College Recruiting in Large Organizations: Practice, Evaluation, and Research Implications
DOI of Published Version
Directors of college recruiting for 145 Fortune 1,000 corporations were surveyed about a broad set of college recruiting practices and college recruiting effectiveness measures. The participants completed questionnaires designed to obtain information on such things as organizational characteristics, recruiting communication, recruiters, applicant qualification levels, and recruiting outcomes. Descriptive results indicate that most college recruiting programs diverge from normative prescriptions. Step-wise regression reveals several statistically significant relationships among organizational characteristics, recruiting practices, and perceived recruiting effectiveness. Some of the findings are consistent with conventional wisdom; others are not. Overall, college recruitment is not typically regarded as a major strategic function by the firms surveyed, as evidenced by: 1. the low emphasis on program evaluation, 2. the only moderate status of recruiters, 3. the low top-executive involvement, and 4. the low attention to recruiting procedures.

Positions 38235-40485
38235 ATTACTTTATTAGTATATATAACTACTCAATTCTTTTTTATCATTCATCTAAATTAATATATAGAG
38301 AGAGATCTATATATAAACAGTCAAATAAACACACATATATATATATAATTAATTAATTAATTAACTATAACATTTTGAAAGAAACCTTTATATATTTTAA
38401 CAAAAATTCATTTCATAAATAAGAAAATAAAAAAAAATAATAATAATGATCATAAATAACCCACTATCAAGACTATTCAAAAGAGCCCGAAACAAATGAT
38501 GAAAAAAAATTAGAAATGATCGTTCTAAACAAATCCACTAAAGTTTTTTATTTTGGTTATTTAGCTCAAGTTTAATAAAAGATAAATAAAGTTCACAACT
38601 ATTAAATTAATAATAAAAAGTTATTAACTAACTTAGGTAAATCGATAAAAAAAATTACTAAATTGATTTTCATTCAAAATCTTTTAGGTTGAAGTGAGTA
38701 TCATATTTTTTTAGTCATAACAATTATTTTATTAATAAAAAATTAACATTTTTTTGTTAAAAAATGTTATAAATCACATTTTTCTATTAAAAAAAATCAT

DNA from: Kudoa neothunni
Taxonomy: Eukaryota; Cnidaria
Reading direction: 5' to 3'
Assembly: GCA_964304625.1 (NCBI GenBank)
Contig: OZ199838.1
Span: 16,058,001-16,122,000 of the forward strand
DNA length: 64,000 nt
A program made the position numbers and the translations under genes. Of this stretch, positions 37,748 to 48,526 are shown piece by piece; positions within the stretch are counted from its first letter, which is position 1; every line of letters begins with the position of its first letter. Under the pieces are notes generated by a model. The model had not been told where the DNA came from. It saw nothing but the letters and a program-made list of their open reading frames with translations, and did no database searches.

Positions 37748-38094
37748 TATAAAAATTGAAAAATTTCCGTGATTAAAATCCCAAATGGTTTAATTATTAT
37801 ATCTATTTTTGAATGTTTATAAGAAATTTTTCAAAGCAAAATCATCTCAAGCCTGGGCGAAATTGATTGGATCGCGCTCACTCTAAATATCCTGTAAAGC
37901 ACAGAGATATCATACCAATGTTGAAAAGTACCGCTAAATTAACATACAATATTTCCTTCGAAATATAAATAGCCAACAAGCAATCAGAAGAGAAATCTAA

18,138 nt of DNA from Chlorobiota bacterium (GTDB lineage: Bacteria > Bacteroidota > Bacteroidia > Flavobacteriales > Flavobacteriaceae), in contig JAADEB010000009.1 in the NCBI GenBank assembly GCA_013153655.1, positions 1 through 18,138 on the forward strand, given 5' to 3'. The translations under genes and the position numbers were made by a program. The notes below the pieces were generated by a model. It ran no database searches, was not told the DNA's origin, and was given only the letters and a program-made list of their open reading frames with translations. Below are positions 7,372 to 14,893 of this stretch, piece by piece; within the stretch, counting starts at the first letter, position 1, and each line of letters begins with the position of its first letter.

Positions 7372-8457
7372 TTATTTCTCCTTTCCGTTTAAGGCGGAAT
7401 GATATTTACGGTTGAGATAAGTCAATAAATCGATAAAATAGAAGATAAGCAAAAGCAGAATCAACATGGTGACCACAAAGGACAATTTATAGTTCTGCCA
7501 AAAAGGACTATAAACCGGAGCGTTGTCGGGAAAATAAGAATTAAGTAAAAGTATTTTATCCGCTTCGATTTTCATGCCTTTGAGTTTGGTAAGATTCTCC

Published Article/Book Citation
Personnel Psychology, 39:4 (1986) pp.729